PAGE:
Alec: [00:09:05] Interesting. Okay, so. I was actually going to go where you went, but I know you're down. No, no, no. You gonna say no? So I think the most important risk is what you mentioned, though. So it's worth stressing that that risk in an investing context is permanently losing your money. [00:09:23][17.3]

Alec: [00:09:23] There are some or all of it. That is the key risk. Emphasis on permanently. We're going to come back. And second, the risk that you're referring to and I think is not equally as important, but it is very important, is the risk of missing out. You know, you're young once you have an opportunity set. And by not accessing the market, you are deteriorating your future quality of life by not getting the market early and enjoying the benefits that come with long term investing. So I think that's what you're referring to. Yeah. The risk of not being in the market. Yeah, there is definitely a risk there. But I think importantly for this, let's talk about the risk of losing your money. Yeah, a lot of investors, especially professional investors, will talk about risk in terms of volatility. And we touched on what volatility meant in an earlier episode in our jargon episode. But it essentially means that price fluctuations of an asset and a lot of people think about risk and they say the more volatile an asset is, the more risky it is, in my opinion. And I think in your opinion, that's a wrong way to think about risk. If an asset is volatile and prices going up and down at certain points, you may be down and you may have lost money, but you haven't permanently lost it. And that's the risk you're trying to guard against. You're trying to guard against never having that money again, an asset that is volatile and it goes up and down at certain points. You may have lost some of your capital, but if it's a good investment and over the long term, you will make money on that investment. The fact that it fluctuated up and down more than other investments has nothing to do with the end result. It's just the journey was a lot more rocky to get there. And so if you can shut out the noise and shut out the day to day fluctuations, the end result doesn't change. So how is that more risky? [00:11:13][109.8]

Bryce: [00:11:14] So then what should you be looking for if you're not defining a risky asset based on price fluctuation? What would be some of the reasons that you would classify an asset to be risky? [00:11:24][10.4]

Alec: [00:11:25] So, yes, it depends a little bit on the asset, but we're talking about stocks. And so the big risk when we're talking about companies is that, one, the company itself will fail. It goes past year and then obviously, if it goes bust, the share price will go down with it. Number two is the share is way too overpriced. And so there's a risk that even if the company doesn't go bust, the share price will fall in value. And the way you permanently lose your capital there is that never I've never seen that value. Yeah. Yeah. So that there the key the key ways, at least to my mind, is any others that you're thinking of? Not particularly, no. Yeah. So within each of those key sort of buckets, there's a number of things you can look forward to. Think about how much risk am I taking on? So if you're talking about how the company is going to perform, you can look at some things like the amount of debt it's got compared to the amount of cash that's generating that can cover that debt. If it does have a lot of debt, does it have assets and stuff like that that it could sell? Has the manager been involved in, you know, the CEO or the management team been involved in companies that have gone bankrupt before? You know, maybe not above table reasons. You know, are people investigating the company? Does it look like it's committing fraud? You know, regulators sniffing around all that kind of stuff, that that all pertains to the risk of the company going bad. [00:12:48][82.7]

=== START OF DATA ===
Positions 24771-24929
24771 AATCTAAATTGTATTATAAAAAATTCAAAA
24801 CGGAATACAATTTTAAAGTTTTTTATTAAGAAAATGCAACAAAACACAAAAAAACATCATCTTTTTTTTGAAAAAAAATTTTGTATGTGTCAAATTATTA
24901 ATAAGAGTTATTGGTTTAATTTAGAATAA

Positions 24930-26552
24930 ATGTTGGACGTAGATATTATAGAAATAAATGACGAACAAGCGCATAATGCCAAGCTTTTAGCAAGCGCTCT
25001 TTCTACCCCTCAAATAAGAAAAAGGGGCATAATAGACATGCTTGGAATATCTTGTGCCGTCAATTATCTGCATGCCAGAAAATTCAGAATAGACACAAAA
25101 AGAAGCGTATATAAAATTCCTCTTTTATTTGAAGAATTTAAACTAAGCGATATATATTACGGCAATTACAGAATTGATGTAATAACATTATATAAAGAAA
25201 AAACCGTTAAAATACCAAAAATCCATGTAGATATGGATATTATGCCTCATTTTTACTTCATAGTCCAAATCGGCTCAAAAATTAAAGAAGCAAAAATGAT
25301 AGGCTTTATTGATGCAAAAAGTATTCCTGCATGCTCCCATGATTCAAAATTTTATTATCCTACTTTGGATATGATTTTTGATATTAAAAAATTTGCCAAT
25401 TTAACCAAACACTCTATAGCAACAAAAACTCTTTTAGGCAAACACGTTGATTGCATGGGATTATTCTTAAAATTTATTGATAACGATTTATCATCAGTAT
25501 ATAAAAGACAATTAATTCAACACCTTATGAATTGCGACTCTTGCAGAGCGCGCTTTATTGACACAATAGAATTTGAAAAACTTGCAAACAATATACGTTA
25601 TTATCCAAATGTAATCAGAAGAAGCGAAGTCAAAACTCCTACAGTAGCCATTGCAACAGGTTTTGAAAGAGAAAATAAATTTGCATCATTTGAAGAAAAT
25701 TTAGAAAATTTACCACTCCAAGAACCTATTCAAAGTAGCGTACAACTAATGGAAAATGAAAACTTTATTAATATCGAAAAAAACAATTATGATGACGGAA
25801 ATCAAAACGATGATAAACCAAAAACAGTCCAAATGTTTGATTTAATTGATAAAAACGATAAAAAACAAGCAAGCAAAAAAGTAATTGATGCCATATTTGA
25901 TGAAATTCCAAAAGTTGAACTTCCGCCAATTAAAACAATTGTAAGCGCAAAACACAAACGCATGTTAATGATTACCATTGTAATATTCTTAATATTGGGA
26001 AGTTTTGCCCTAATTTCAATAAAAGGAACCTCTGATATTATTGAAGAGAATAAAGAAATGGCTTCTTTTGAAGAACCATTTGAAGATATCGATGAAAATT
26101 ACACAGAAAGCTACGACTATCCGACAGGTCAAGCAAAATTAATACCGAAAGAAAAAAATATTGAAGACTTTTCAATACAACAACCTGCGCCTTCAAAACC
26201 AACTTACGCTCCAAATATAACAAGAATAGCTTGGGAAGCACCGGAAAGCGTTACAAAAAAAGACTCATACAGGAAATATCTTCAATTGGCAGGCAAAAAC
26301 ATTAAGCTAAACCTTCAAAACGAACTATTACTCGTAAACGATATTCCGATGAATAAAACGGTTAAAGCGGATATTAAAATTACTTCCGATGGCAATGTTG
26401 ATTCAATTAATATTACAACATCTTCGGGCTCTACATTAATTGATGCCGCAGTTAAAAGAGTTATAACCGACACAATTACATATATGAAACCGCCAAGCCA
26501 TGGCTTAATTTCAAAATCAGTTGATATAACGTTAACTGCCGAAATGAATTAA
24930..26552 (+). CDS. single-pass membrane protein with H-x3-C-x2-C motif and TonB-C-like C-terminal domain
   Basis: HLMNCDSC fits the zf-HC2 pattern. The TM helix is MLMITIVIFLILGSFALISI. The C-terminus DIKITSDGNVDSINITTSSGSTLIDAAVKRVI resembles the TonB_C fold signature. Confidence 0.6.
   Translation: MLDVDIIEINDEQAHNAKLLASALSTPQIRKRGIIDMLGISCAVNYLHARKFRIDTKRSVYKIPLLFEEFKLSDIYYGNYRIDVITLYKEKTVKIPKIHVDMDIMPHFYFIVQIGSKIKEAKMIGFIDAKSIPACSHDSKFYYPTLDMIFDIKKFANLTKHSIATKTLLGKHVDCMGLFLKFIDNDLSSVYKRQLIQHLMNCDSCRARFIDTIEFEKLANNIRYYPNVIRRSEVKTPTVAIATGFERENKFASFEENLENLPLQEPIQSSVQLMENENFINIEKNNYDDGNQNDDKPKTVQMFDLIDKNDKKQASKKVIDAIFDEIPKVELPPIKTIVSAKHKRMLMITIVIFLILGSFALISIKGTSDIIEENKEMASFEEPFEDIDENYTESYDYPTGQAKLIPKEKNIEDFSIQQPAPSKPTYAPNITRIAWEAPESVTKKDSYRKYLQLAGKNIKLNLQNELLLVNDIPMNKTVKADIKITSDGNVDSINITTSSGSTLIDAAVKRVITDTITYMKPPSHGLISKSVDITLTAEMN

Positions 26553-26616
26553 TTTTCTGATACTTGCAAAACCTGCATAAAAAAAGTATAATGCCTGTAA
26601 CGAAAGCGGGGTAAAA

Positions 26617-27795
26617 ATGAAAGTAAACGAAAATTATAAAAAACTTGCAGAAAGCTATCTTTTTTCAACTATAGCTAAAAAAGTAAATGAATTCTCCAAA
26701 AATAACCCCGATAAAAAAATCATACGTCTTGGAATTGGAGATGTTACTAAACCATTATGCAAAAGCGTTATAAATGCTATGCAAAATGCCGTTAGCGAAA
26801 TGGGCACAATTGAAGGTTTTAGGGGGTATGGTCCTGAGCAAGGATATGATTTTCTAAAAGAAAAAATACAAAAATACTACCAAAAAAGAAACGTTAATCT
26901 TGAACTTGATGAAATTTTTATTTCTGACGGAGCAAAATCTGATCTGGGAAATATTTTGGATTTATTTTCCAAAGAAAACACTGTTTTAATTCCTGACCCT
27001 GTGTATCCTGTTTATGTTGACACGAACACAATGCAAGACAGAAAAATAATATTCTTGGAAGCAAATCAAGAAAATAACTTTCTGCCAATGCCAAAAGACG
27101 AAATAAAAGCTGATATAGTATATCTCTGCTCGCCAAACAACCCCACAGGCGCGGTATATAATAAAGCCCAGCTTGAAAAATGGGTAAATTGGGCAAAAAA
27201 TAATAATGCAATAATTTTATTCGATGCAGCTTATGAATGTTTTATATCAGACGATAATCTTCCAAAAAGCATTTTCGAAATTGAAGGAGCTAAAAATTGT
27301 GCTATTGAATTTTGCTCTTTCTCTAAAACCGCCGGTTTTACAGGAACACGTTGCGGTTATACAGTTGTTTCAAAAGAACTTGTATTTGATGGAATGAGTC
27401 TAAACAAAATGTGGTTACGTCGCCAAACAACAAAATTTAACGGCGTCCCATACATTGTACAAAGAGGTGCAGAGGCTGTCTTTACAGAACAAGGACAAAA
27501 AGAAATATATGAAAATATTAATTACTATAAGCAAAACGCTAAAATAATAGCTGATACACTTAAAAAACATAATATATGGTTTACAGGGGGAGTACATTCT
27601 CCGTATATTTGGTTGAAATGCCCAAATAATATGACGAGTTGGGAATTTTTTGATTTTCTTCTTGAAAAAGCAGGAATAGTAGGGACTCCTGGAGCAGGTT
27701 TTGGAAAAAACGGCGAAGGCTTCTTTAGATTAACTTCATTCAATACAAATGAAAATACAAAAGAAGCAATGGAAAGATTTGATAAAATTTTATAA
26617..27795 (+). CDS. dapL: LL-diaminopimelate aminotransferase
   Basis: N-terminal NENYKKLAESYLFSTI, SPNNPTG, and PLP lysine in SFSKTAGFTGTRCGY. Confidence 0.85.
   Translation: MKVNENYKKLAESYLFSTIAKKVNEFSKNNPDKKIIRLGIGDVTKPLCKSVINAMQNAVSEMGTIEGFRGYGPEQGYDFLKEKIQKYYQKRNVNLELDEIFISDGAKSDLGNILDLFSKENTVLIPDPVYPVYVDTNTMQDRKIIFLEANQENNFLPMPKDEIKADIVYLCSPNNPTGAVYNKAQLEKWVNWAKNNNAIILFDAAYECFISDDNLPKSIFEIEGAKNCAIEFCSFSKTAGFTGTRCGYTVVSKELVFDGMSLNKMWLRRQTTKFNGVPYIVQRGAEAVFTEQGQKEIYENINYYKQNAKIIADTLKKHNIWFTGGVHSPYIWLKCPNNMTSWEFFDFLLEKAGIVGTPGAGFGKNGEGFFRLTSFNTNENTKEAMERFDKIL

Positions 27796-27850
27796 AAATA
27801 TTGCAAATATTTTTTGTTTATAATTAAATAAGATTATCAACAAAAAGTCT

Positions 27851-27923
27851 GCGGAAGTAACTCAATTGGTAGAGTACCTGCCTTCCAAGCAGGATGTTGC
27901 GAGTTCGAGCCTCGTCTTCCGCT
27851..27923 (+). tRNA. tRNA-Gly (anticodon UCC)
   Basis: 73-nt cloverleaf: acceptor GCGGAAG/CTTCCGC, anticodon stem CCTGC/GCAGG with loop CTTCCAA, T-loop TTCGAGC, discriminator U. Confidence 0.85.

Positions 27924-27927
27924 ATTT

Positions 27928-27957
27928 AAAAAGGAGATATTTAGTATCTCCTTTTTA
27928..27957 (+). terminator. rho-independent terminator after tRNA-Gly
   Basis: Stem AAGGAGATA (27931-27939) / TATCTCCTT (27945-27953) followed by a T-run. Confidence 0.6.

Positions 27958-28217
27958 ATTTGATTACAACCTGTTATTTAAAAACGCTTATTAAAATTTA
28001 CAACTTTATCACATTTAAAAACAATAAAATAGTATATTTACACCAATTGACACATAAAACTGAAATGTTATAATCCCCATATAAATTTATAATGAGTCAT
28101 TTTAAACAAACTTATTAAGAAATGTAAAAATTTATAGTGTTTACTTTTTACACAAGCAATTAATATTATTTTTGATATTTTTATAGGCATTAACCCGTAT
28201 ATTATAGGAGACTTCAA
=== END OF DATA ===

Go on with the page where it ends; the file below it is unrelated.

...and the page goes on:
Bryce: [00:12:49] So why do people then consider, for example, penny stocks to be riskier than perhaps your blue chips such as BHP? Telstra, what is it about the difference in companies that give it that different risk profile? [00:13:03][13.4]

Alec: [00:13:03] Well, a lot of the time the companies are less mature and then there's less liquidity in those stocks, then bigger gambles, I guess. Yeah, there's a higher upside, but there's a bigger chance that you lose your money. [00:13:14][10.9]

Bryce: [00:13:15] Yeah. So I wanted to make a point there of the fact that you mentioned they are sort of less mature. So business cycle or where the company is at in its life cycle generally has some sort of correlation to the level of risk that you'll be taking investing in that. Because if you're investing in a very early company, in some instances, the business model hasn't necessarily been fully proven out. So you are taking a bit of a gamble that the company will go on to be successful. We know the model of Telstra and BHP work. It's just a matter of for how long? [00:13:47][32.7]

Alec: [00:13:48] Yeah, now. So that's the risk around the company. The risk about the pain too much. And then, you know, losing money on that investment, you could invest in the best company in the world. But there is a price at which it is too expensive and therefore you're wearing too much risk in terms of the opportunity to make money compared to the opportunity to lose money, essentially. And that's where some value investing techniques come into play. And you look at your price to earnings ratio, so how much you're paying for the company's profit and stuff like that? [00:14:19][30.7]